President Trump hosted one of his first meetings centered on international trade recently as he met with Canadian Prime Minister Justin Trudeau at the White House. For Canada, this was probably the most important political meeting in decades. Currently, 75 percent of all Canadian exports, including 98 percent of its oil exports, go to the United States, and 18 percent of all American exports head to the Great White North.
At a press conference following their meeting, the two leaders clarified that although President Trump would like to reform the North American Free Trade Agreement (NAFTA) that covers American trade with Canada and Mexico, he’s much more concerned about the U.S. trade imbalance with its neighbor to the South than with Canada.
Trump specifically called U.S.-Canadian trade imbalances “much less severe” than U.S.-Mexican ones, but said that trade rules with Canada will likely be “tweaked” when NAFTA is ultimately renegotiated.
Even if NAFTA were to be repealed entirely, Canada and the U.S. would still be tied together due to a 1987 trade treaty that predates NAFTA, so Canada doesn’t stand to lose that much. On the other hand, there’s evidence that the Canadian economy would definitely suffer if Trump is able to pass his promised “border tax” on goods made outside the United States.
Although 45-year-old Canadian Prime Minister Trudeau is considered politically left-leaning by most estimates, he enjoys a popularity rating in his home country that’s relatively high. (Interestingly, when polled, Canadians said they preferred Trump to Trudeau on economic issues.)
Like its southern neighbor, “Canada will always stay true to the values that have made us this extraordinary country, a place of openness… diversity is our strength,” according to Trudeau. In the wake of President Trump’s order banning travel from seven Muslim-majority nations, however, the Canadian prime minister tweeted that as opposed to the U.S., Canada welcomed people fleeing war, terrorism and persecution.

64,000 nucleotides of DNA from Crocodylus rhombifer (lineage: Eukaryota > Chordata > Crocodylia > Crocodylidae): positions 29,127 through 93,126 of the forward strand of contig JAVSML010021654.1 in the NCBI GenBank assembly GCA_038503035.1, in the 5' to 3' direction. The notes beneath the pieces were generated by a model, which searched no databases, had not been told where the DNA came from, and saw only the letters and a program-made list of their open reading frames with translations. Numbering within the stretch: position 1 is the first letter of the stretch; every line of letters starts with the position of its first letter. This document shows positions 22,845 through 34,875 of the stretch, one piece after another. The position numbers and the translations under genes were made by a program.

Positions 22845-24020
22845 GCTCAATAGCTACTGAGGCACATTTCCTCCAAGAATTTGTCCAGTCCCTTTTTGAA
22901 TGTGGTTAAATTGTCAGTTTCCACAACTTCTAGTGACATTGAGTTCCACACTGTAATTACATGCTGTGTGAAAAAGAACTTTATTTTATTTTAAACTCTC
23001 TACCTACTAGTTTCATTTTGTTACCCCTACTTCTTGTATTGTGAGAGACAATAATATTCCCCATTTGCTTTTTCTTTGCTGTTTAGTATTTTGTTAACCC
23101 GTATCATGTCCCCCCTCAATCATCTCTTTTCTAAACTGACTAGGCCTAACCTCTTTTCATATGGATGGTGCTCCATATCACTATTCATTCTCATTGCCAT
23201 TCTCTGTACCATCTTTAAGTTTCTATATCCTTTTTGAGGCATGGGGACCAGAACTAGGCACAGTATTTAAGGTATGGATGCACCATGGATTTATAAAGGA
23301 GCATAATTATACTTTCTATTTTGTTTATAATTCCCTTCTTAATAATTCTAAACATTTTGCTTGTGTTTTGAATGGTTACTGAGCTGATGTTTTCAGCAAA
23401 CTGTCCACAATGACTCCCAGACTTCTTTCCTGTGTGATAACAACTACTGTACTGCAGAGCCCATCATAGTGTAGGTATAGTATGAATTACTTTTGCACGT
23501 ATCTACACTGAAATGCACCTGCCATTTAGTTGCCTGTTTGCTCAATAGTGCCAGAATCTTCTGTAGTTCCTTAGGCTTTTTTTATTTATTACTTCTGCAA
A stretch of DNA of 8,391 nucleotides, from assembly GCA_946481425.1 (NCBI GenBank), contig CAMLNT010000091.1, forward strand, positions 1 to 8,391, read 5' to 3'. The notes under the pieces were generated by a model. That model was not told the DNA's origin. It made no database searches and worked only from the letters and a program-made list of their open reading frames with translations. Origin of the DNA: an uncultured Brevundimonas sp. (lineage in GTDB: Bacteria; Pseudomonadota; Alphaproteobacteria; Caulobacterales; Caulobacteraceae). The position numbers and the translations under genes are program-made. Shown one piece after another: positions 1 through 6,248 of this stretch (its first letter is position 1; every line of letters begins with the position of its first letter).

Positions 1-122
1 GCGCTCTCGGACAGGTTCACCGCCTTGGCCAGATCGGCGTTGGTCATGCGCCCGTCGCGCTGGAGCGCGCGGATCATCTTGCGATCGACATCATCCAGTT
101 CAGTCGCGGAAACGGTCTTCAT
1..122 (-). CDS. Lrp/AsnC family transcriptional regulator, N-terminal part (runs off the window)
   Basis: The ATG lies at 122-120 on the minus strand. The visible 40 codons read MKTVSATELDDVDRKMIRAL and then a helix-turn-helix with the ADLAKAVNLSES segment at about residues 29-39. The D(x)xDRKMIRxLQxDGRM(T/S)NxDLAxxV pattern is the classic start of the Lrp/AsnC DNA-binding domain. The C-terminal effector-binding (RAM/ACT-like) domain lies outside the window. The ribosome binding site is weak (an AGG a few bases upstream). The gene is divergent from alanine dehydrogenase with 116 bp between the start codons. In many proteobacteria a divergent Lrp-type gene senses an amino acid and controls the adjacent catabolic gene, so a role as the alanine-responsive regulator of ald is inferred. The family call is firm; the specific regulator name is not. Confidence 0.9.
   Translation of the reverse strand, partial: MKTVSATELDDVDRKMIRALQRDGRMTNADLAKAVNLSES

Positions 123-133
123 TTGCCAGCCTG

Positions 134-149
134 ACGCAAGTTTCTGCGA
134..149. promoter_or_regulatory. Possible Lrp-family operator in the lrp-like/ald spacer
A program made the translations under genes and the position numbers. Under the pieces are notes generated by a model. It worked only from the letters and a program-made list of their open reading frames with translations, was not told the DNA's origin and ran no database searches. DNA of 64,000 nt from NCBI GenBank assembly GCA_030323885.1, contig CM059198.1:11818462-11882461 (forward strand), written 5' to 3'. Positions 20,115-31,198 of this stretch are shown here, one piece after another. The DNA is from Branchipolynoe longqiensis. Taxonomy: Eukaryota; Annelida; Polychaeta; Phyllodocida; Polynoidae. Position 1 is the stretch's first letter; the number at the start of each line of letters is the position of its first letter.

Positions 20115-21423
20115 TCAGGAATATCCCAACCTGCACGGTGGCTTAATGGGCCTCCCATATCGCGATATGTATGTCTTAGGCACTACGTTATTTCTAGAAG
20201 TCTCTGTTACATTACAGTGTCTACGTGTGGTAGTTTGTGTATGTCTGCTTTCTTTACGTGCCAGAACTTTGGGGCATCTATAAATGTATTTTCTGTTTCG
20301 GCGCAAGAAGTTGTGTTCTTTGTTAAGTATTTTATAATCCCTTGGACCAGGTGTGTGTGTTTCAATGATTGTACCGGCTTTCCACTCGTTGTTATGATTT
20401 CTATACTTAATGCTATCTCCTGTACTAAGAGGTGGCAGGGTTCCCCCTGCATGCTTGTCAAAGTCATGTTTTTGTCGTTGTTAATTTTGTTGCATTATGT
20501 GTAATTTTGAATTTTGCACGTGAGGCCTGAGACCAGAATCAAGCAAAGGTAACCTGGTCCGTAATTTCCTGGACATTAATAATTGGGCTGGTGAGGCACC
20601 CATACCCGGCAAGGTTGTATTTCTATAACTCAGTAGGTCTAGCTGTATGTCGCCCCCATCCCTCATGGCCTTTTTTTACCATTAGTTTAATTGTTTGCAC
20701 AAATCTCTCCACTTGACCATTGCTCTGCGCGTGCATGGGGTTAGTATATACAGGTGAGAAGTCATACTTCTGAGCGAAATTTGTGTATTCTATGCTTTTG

Regarding these differences with the Trump administration, Trudeau said, “Relationships between neighbors are pretty complex; we won’t always agree on everything.”
Nonetheless, the young prime minister stated that he’s looking forward to maintaining a healthy trade exchange between Canada and the United States. “We know our economy is very dependent on our bonds, our relationship with the United States,” Trudeau declared.
“We continue to understand that we have to allow this free flow of goods and services… We know that by working together — by ensuring the continued integration of our two economies — we’ll be continuing to create good opportunities for the middle class.”
For his part, Trump stated, “We share much more than a border; we share the same values. America is deeply fortunate to have a neighbor like Canada.”
When the two leaders met, they discussed immigration policy and border security, with Trump saying that the U.S. “wants to have a big, beautiful open door, but we cannot have the wrong people come in.”
Trudeau declined to give an opinion on the Trump administration’s policies toward refugees, but pledged to work with the White House on secure borders. “The last thing Canadians expect is for me to come down and lecture another country on how they choose to govern themselves,” he remarked.
Both leaders later released a statement that read in part, “We recognize the security of our borders as a top priority. Together, we address security at our shared border and throughout our two counties, while expediting legitimate and vital cross-border trade and travel. We demonstrate daily that security and efficiency go hand-in-hand, and we’re building a 21st-century border through initiatives such as pre-clearance of people and integrated cross-border law enforcement operations. In addition, our two countries are committed to a coordinated entry-exit information system so that records of land and air entries into one country establish exit records for the other.”
Prior to the meeting, there were fears that Trump might have pushed protectionist trade measures or been verbally combative as he’s been at times with leaders of the government of Mexico.
But none of this was in evidence, and Trump — who’s often been accused of being a misogynist — and Trudeau were able to also discuss removing barriers for women entrepreneurs in both countries and tackling issues that affect women in the workforce.
A prior meeting regarding this issue was attended by both Trump’s daughter Ivanka and Katie Telford, Trudeau’s chief of staff. The two ladies came up with the idea to create a Canada-United States Council for Advancement of Women Entrepreneurs that will help women-owned businesses compete in their marketplaces and contribute to greater economic growth and integration of the two nations’ economies.
Both Trump and Trudeau were happy to promote this organization and met at the White House with a number of prominent women entrepreneurs from both countries.
Finally, Trump and Trudeau also discussed infrastructure investment, drug interdiction, cyber security, the North American Aerospace Defense (NORAD) command, Canadian purchasing of Boeing Super Hornet aircraft and the two countries’ military coalition to fight ISIS.
All in all, the meeting was productive for both sides, and the relationship between the two nations appears to be on a solid footing.
~Facts Not Memes